Then the simpler circuits win.

I wonder why the complex circuits, like the ones I showed, even given in books if the data is supposed to be stored for one cycle only.
 
  • #4
Wrichik Basu said:
... if the data is supposed to be stored for one cycle only.
You need only consider one clock edge.
Other data may be stored during the next cycle.
 
  • #5
Baluncore said:
You need only consider one clock edge.
Other data may be stored during the next cycle.
Let me get this straight. For a simple 4-bit SISO register, the full word is stored after four clock edges. And it is read serially starting from the fourth clock edge itself. Is this correct?
 
  • #6
Wrichik Basu said:
Is this correct?
Yes, and you can build any length register by chaining modules of four bits together.
 
  • #7
Baluncore said:
Yes, and you can build any length register by chaining modules of four bits together.
That is fine, but if I restrict to 4-bit systems only for the moment, then a register is supposed to be read off from the very next clock edge after the data is written, whether serially or parallelly.
 
  • #8
Sorry, a bit off topic. But I wonder about schools keeping their curriculum up to date. These are great design problems circa 1990, or so. After that nearly every digital design like these is done with HDL code implemented by a compiler written for a PLD, CPLD, FPGA, etc. How many people outside of school are actually wiring flip-flops together in standard configurations?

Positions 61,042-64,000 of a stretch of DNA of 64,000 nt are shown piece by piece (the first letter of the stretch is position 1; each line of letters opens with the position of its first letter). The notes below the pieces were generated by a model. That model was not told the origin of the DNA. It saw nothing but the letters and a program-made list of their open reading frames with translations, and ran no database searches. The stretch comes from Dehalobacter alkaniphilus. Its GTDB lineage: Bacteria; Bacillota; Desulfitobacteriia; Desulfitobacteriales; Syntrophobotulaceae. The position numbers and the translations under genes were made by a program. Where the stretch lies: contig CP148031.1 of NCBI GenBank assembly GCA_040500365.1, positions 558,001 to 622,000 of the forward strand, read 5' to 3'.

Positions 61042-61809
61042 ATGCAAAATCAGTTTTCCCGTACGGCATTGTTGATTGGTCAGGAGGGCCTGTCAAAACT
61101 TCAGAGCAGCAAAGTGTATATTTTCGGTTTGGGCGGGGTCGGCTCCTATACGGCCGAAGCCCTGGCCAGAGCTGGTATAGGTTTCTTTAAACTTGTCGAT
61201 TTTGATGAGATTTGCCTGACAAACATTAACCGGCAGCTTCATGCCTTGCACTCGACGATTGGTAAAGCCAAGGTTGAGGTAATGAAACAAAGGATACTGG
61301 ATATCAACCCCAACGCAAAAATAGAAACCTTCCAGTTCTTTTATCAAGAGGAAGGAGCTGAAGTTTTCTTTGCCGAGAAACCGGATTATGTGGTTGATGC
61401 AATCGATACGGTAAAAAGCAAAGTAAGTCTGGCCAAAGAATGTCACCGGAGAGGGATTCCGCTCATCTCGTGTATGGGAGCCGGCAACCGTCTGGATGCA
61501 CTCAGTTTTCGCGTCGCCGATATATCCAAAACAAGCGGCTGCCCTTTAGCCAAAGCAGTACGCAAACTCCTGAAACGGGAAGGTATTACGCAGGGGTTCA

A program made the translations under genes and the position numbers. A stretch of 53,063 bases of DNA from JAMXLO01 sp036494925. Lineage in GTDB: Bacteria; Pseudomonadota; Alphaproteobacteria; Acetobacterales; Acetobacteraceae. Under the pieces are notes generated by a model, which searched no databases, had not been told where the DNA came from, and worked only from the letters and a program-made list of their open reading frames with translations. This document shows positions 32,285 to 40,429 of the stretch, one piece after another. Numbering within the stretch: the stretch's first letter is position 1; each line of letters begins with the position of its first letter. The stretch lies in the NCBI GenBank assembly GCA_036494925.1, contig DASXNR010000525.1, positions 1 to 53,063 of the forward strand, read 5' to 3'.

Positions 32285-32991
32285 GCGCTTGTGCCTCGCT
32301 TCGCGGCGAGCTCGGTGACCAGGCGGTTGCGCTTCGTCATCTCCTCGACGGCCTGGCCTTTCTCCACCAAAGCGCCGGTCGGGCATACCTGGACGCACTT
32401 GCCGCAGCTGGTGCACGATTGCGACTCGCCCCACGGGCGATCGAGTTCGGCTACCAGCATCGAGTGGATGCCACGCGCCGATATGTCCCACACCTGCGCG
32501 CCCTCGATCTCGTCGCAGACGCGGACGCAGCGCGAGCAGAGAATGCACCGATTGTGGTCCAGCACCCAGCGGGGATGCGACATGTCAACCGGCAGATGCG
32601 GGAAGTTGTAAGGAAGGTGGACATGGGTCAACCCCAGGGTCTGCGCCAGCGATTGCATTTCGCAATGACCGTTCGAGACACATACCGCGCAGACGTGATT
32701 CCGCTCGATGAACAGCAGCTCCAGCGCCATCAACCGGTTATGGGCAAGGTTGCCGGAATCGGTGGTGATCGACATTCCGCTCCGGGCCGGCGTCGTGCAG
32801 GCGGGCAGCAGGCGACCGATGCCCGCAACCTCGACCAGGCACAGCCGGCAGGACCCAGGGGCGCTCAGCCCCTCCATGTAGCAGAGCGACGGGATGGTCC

When I was in EE school, in the late 1970's, I was barely taught about vacuum tubes (really only for the physics content). They weren't relevant anymore. Then when I had to work with some giant ones, I taught myself what I needed to know. Not every subject needs to be taught in school, there are too many.
 
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  • #9
Wrichik Basu said:
... then a register is supposed to be read off from the very next clock edge after the data is written, whether serially or parallelly.
Not if the input data selectors: Reload the resident bits, (hold data).
A register does not exist in isolation. It must be connected, controlled and synchronised by external logic.
Some universal shift registers have an added parallel output holding register, so the input register can be loaded asynchronously, with the external outputs holding their state, until commanded to update.
 
  • #10
Baluncore said:
Some universal shift registers have an added parallel output holding register, so the input register can be loaded asynchronously, with the external outputs holding their state, until commanded to update.
We are not allowed to use universal registers because the uni thinks that using pre-programmed ICs would not help us learn anything. For God's sake, they did allow us to use a JK flip-flop IC to create the D flip-flops (7476, though there are far better alternatives with a better pinout).

Anyway, just clarify this: is parallel readout possible without an option to hold the data?
 
  • #11
Wrichik Basu said:
Anyway, just clarify this: is parallel readout possible without an option to hold the data?
You can read the parallel output at any time, but if you are shifting left or right, in or out, at the time, the data will be invalid. It all comes down to timing.